This chapter provides an introduction to Enterprise Manager metadata plug-ins and the Extensibility Development Kit (EDK).
This chapter contains the following sections:
A plug-in is a group of files (such as target definition files, collection scripts to collect metrics from targets, and any custom UI components to customize user interfaces) that has been added to a plug-in archive using the Enterprise Manager Extensibility Development Kit (EDK). The plug-in files must be added to an archive before they become a plug-in officially. A plug-in archive file (*.opar) associates the files together as an official plug-in.
Each plug-in defines a new type or types of target that can be monitored by Enterprise Manager. A target, or more specifically, a target instance, can be defined as any entity that can be monitored within an enterprise. This entity can be an application running on a server, the server itself, the network, or any of its constituent parts.
Enterprise Manager makes managing target instances simple by enabling you to add new target instances to the management framework from the Enterprise Manager console. Then you can take advantage of Enterprise Manager's monitoring and administrative features.
A plug-in consists of several types of files that serve specific functions at different tiers within the Enterprise Manager framework. For example, the target type metadata file is an integral part of defining a new target type. The EDK requires the target type metadata file, in addition to a default collection file, to create a new plug-in within the plug-in archive.
When you use plug-ins to define custom target types for monitoring by Enterprise Manager, you can centralize all of your management information in the console.
When you introduce a new target type to Cloud Control, the management features included in Enterprise Manager are automatically supported for the new targets by default. This includes core management features such as:
You can also choose to enable additional management features for your target types by using application programming interfaces (APIs) supported by the EDK. These features include:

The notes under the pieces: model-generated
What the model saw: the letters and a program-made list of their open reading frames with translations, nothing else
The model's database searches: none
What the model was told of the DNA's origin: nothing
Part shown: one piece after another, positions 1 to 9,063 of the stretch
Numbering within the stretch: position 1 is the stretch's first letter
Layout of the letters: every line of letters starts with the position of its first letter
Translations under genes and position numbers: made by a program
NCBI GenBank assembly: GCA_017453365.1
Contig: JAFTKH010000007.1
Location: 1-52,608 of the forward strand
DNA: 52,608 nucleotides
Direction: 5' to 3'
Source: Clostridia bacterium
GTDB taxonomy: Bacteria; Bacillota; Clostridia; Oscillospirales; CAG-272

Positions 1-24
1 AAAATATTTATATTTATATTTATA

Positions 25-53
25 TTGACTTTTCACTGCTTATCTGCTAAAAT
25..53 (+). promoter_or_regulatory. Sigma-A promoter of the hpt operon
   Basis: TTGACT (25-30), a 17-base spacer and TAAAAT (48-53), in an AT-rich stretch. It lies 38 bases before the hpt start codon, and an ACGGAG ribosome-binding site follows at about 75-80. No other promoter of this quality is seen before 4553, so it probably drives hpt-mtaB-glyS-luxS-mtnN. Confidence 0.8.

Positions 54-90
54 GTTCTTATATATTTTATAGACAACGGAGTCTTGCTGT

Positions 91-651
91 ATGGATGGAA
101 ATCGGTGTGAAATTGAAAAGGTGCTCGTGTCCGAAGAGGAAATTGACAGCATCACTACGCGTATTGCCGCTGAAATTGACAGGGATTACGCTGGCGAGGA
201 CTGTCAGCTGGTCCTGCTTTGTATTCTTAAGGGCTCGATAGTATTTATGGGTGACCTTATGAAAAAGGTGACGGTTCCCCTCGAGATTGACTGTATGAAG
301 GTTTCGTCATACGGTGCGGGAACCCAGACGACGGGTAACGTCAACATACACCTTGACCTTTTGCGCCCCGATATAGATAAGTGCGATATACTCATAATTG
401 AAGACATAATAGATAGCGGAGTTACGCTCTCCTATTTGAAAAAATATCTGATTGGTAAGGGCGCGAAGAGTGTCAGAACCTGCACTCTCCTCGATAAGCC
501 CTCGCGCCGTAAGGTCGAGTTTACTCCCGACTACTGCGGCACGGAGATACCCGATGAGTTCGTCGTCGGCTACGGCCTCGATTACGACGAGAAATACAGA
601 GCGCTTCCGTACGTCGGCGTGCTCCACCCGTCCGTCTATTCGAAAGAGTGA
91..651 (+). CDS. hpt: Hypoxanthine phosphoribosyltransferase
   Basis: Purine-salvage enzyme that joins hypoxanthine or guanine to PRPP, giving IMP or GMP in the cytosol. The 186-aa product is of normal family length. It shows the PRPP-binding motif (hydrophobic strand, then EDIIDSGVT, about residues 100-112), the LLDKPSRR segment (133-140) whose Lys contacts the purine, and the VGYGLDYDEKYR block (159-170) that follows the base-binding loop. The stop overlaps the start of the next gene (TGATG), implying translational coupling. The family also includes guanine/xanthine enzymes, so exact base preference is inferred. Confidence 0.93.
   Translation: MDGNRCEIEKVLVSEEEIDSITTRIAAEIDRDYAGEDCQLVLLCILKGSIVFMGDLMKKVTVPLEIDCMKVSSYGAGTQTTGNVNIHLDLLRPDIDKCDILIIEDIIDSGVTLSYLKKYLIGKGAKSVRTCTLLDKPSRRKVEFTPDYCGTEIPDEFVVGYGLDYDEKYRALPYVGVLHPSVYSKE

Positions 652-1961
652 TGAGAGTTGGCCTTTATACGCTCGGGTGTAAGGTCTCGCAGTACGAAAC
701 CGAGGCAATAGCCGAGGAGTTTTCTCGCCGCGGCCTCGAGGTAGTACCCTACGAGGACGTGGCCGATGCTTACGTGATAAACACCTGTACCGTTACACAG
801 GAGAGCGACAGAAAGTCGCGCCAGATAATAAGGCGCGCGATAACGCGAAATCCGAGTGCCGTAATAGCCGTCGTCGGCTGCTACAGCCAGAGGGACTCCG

Each of these management features requires additional metadata files, and possibly the creation of scripts, that must be packaged with the plug-in.
This section describes the new features of Enterprise Manager plug-ins:
Plug-in Deprecation and Obsolescence
This release provides an EDK to support the development of custom plug-ins for managing target types not supported out of the box.
A key component of the Enterprise Manager Cloud Control architecture is the Extensibility framework. To enable Oracle partners to extend the Enterprise Manager platform, an Extensibility Development Kit (EDK) is provided with the product.
Enterprise Manager Extensibility documentation: Provides general guidelines for programming Enterprise Manager plug-ins
Reference Implementation: Provides a reference code implementation, code snippets, and so on for various Enterprise Manager features
Build time tools to verify EDK conformance: A tool that you can use to validate and report any violations, with respect to Enterprise Manager Extensibility guidelines
The EDK includes a command line utility called
empdk. Use this utility to package or validate a plug-in archive. For information about the
empdk commands and their options, see the Oracle Enterprise Manager Extensibility Programmer's Reference.
After you download the EDK, unpackage it on your local system, and change your current directory to the location where you unpacked the EDK. The EDK contains reference documentation and guides to help you with plug-in development as well as the API reference you might need to integrate while developing plug-ins.
For information about downloading the EDK, see Installing the Extensibility Development Kit (EDK).
The EDK archive contains the following directories:
empdk utility, which you use to:
Validate the structure of your plug-in
Package your plug-in
Contains the Oracle Enterprise Manager Extensibility Programmer's Guide and Programmer's Reference, as well as the EDK API Reference documentation, including documentation on Management Views. Review overview.html for links to the documentation provided.
You can also access the EDK API Reference documentation directly through its index page (sdk_api_ref.html).
Contains internal libraries used by the EDK.
Contains internal libraries used by the EDK.
Contains a complete reference implementation of a plug-in, packaged as demo_hostsample.zip. The sample metadata files included should be used as examples of the files referenced throughout the EDK documentation.
View the README packaged with the archive for instructions on building, deploying, and using the sample plug-in.
Other utilities referenced in this documentation, including EM CLI and EMCTL, are installed with Enterprise Manager and are typically deployed to the Oracle Management Service (OMS) host.
Before installing the EDK, you must have the following:
Latest version of the EDK ZIP archive from the Self Update console. (To access the Self Update console, from the Cloud Control console, select Setup, then Extensibility, and then Self Update.)
Java version 1.7.0_51 or later
Local system running Solaris, Linux, HP-UX, AIX, or Windows with New Technology File System (NTFS)